Response Types and Stages of Control

Incident Response types and Stages of Control are key operational terms within the BC Wildfire Service (BCWS). They are used to discuss and report on incidents, and to manage wildfires.

Starting in the 2017 fire season, the BCWS will be making adjustments to the terms it uses to describe Response types and Stages of Control. These changes align the BCWS’s terminology with that of the Canadian Interagency Forest Fire Centre (CIFFC) and they reflect the direction that fire agencies are taking throughout the country. These changes to how we classify our incidents won’t alter how we do our business operationally, just how we define our Response types and Stages of Control.

By aligning with CIFFC and national standards, we will improve communications across provincial and international boundaries and assist fire management operations.

Table 1 shows the Response types that the BCWS will be referencing starting in the 2017 fire season. “Modified Response” was used in the 2016 season, but “Full Response” and “Monitored” are terms that are new to the BC Wildfire Service.

Table 1: Fire Response types

2017 season onwards

Definition of new response type

Full Response

The wildfire requires immediate initial attack and/or sustained suppression action until the fire is declared “out”.

Modified Response

The wildfire is managed using a combination of suppression techniques, including direct and indirect attack, and monitoring to steer, contain or otherwise manage fire activity within a pre-determined perimeter (to minimize costs and/or damage and to maximize benefits from the fire).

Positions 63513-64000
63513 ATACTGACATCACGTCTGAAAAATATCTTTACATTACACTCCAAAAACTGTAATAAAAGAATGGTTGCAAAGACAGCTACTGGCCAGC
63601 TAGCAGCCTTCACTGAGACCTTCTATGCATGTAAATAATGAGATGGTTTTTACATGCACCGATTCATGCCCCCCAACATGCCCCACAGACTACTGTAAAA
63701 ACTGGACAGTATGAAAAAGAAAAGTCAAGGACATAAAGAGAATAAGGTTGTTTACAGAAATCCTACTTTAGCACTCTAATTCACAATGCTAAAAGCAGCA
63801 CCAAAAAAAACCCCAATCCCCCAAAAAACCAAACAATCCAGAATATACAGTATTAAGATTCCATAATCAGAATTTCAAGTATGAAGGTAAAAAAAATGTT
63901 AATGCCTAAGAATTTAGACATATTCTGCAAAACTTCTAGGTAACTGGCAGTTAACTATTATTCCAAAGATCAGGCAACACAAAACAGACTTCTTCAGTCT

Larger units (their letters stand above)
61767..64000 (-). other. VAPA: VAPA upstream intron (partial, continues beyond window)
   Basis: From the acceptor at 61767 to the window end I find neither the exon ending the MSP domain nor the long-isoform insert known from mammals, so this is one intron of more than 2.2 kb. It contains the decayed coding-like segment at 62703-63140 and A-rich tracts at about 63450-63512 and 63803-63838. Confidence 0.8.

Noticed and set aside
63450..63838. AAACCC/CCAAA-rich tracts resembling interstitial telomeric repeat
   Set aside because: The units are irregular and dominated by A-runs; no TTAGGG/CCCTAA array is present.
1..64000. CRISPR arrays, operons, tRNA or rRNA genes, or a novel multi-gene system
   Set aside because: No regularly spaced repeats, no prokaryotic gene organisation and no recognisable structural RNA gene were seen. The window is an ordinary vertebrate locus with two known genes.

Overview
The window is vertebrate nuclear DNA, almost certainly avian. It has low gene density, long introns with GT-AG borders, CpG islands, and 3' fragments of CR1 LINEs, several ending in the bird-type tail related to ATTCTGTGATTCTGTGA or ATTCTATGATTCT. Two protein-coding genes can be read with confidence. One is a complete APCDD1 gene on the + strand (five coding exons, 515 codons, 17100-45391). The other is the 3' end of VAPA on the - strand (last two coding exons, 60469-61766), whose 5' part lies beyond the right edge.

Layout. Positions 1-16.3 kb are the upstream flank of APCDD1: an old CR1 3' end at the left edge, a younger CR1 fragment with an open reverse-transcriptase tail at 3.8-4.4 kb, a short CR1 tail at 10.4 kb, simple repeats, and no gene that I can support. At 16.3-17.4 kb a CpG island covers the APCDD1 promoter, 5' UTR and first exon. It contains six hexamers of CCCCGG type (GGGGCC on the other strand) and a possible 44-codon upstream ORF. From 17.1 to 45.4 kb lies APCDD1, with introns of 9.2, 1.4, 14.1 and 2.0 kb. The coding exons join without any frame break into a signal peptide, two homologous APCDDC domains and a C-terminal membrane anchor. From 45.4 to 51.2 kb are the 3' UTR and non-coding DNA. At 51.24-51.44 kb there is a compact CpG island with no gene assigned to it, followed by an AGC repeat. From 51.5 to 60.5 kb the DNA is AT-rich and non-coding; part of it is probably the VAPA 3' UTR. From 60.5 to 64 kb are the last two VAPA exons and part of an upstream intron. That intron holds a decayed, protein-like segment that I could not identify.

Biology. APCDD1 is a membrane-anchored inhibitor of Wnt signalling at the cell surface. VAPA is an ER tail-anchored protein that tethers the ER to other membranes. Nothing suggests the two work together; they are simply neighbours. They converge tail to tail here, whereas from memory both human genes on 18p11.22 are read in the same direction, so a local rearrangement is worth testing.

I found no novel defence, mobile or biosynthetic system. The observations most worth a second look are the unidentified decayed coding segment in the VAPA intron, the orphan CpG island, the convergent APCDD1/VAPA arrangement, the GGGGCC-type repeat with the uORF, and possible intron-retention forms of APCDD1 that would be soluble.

Monitored

The wildfire is observed and assessed to determine the appropriate response option to minimize social disruption and/or significant impacts on values and resources, while achieving beneficial ecological, economic or resource management objectives.

Table 2 shows the Stages of Control that the BCWS will be referencing starting in the 2017 fire season, as well as descriptions of terms used during the 2016 season. Please note that the terms “Mop-up” and “Patrol” will no longer be used, since they are phases of Initial Attacks and Expanded Attacks that help transition a wildfire from “Out of Control” to “Under Control”.

Table 2: Fire Stages of Control

2017 season onwards

Definition of new Stage of Control

2016 season

Out of Control

Describes a wildfire that is not responding (or only responding on a limited basis) to suppression action, such that the perimeter spread is not being contained.

In 2016, the terms “Initial Attack” and "Expanded Attack"  were used to describe this situation.

Being Held

Indicates that (with the resources currently committed to the fire) sufficient suppression action has been taken that the fire is not likely to spread beyond existing or predetermined boundaries under the prevailing and forecasted conditions.

In 2016, the terms “Expanded Attack” and "Mop up" were used to describe this situation.

Under Control

The fire has received sufficient suppression action to ensure no further spread of the fire.

In 2016, the terms “100% contained” and "Patrol" were used to describe this situation.

Out

The fire has been extinguished.

“Out”


If you have any questions regarding these changes, please contact your local Fire Information officer.  

Share Button